Former first lady Dema Guinn struggles with depression |

Former first lady Dema Guinn struggles with depression

Associated Press Member Exchange
Reno Gazette-Journal

LAS VEGAS – Former first lady Dema Guinn said she has overcome the shock of the sudden death last summer of her husband, former Gov. Kenny Guinn.

Yet the death of her husband of 54 years in a fall from the backyard roof of their Las Vegas home has sent her into a depression she has yet to defeat.

She said she still searches for the answer to the question, “Dear Lord, why take Kenny in such a senseless accident?”

“I’ve asked that many times,” Guinn, 71, said. “I truly believe that when your time comes, it comes. It was meant for him to go, but I don’t know why.

“It’s hard losing your mother or father, and I can’t imagine losing a child,” she added. “But Kenny was so healthy. I thought he would be around for a long time.”

Dabbing tears with a tissue and dressed in black, Dema Guinn recalled urging the former governor not to get up on the roof of their home on that fateful day last July 22.

“He said there were so many pine needles up on the roof that he was going to get the blower and get up there. I said, ‘Please don’t go up there because you are going to fall.’ He had a bad hip, and he had had the other hip replaced. But he said no, it would only take a few seconds.

“He said, ‘I can do this and not to worry.’

“Then I heard a noise with the ladder, and I ran out back and saw that he fell. And that is when he died in my arms.”

The fall was no more than 10 feet, Guinn said. But Kenny Guinn landed face-first on a concrete floor. Dema Guinn motioned with her hand placed at the side of her face to describe the point of impact.

“I called 911, and I started pounding on his chest,” she said. “He was dead before they got here. I felt his last heartbeat.

The governor had no last words for his loving wife.

“No, nothing. He died instantly. All I could see were his blue eyes,” Guinn said.

Kenny Guinn’s take-charge and do-it-yourself traits were admirable for a leader but ultimately led to his death, his widow said.

“That’s Kenny,” she said, recalling how he was zapped a few times redoing the electrical wiring in their home.

Kenny Guinn’s style was apparent when Dema Guinn and he went to the same elementary school in Exeter, Calif. It was the 1950s. She was the daughter of a successful businessman and a city councilman. Her family was among the first in town to have a television set.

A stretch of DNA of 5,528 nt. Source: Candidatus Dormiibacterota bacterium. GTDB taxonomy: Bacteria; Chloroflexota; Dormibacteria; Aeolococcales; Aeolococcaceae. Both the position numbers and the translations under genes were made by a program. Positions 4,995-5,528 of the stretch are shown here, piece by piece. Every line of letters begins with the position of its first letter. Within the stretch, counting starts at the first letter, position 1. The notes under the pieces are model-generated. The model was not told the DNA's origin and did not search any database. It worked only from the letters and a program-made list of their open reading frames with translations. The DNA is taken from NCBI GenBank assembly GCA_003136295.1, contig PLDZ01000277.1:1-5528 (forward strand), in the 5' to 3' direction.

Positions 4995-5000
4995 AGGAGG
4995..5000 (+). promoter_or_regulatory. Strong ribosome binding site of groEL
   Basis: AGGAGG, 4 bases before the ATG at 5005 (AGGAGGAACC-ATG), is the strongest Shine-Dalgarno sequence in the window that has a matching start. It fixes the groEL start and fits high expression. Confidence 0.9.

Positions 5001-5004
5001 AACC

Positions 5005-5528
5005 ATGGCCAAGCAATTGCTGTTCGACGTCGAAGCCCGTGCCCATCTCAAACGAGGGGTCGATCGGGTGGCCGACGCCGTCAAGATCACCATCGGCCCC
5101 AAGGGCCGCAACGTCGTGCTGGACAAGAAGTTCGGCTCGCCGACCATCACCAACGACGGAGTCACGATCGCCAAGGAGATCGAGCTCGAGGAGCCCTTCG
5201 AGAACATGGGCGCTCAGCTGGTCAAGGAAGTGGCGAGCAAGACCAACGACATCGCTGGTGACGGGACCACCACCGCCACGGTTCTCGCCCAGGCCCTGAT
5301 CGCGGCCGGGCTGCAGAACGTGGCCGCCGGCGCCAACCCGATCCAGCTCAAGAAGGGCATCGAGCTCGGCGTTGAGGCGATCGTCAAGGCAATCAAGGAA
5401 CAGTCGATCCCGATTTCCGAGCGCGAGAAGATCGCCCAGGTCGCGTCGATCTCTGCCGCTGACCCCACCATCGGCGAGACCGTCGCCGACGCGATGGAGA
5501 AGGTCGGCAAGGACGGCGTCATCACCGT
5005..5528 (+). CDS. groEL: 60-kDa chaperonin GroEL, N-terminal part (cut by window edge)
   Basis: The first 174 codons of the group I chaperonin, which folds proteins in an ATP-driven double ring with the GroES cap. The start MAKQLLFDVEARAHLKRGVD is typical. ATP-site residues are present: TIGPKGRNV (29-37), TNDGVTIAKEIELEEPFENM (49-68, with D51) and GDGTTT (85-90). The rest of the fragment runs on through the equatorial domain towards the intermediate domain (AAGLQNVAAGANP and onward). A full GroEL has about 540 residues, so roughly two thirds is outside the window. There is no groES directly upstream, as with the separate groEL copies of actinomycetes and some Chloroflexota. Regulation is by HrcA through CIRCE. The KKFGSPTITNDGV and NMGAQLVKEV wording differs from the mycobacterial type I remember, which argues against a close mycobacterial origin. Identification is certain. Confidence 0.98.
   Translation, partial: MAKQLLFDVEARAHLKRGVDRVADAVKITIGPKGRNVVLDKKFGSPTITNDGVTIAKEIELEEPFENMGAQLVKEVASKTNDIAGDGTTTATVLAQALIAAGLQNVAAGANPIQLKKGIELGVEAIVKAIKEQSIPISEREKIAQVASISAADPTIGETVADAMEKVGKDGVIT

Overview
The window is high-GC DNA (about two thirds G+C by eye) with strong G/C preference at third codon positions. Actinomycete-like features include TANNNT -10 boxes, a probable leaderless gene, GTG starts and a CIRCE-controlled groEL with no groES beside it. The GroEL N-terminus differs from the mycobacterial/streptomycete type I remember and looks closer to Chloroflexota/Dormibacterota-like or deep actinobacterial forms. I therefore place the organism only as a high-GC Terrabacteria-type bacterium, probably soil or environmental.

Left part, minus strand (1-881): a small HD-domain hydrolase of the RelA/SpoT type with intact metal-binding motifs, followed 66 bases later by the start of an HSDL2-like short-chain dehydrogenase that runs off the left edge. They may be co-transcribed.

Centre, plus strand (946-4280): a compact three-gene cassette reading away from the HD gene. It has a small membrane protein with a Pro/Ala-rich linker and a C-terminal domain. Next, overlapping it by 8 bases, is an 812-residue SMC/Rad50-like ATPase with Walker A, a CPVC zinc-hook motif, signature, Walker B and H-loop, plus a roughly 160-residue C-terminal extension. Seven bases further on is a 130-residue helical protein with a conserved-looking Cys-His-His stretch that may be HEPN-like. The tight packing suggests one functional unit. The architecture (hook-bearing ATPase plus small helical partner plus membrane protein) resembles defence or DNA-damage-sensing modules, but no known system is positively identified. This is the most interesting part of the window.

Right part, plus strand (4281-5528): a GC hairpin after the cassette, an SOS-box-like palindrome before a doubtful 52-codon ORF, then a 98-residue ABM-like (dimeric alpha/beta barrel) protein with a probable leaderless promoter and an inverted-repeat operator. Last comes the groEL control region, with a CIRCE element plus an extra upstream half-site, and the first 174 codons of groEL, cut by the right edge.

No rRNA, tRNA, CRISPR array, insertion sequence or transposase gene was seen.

Kenny Guinn’s childhood as a son of migrant workers from Arkansas who lived in a dirt-floor house in the “Little Okie” farm camp near Exeter, Calif. – then earned a football scholarship to the University of Southern California – has been well chronicled.

“He was the outstanding athlete, he was on the honor roll, in the honor society and he was the toughest kid on the block,” Guinn said. “But what really attracted me to Kenny was his kindness to the elderly and children.

“He had compassion, and I thought he would make a great husband and father, which he did.”

Guinn said she first fell in love with Kenny Guinn at 15. By 16, she was wearing his engagement ring. And now, he has provided well for her after his death.

Yet when she first came across Kenny Guinn in elementary school, Dema Guinn recalls, she thought he was a bully.

“Someone said to me that every marriage has its bumpy road,” she said. “But I never had a bumpy road when I was married to Kenny. I had my bumpy road with Kenny in elementary school because he was always picking on me and making fun of me. I had my disagreements with Kenny when I was young, never when we were married.”

Guinn will continue to live in the Campbell Circle house where Kenny Guinn died. The two built it together 32 years ago, and it holds many memories.

But Dema Guinn refuses to enter the her husband’s private office in the house, leaving it like a shrine – as it was the day he died.

She will keep the couple’s home at Montreux in Reno and plans to return to it for a few weeks after Christmas. But her Las Vegas residence will always be home.

“I think this is where he would want me,” Dema Guinn said. “I’m here with my children and grandchildren, and this is where he would want me to maintain my home.”

Guinn lives alone in the 6,000 square-foot house. Although family and friends call often, her constant companion is her poodle, Mimi.

She only goes into a few rooms of the house – mostly the kitchen, utility room and bedroom.

She said she paces the floor a lot, or sits on the front porch. Her diet sometimes consists of nibbling on Triscuits and dabs of peanut butter. She fights an urge to live in seclusion.

“Time is my solution to get over this,” Guinn said. “I have talked to many women, and they tell me that you don’t want to talk to people and you don’t want to go out for months. Sometimes it is six months or three months. I don’t know how long mine is going to last, but I try to push myself to go places.”

She vows someday to overcome her sorrowful heart: “I’m getting better, really,” she said, later adding, “I’m clearly not up to par. You can tell that.”

She also sees a clear future for herself. Guinn plans to live the rest of her life as the representative of Kenny Guinn, fighting for his No. 1 project, the Millennium Scholarship.

“I have to live.” she said. “I have to represent my husband. He would want me to do that.

“I am not going to fold,” she said. “Kenny wouldn’t want me to. He would want me to be out there fighting for the things he believed in.”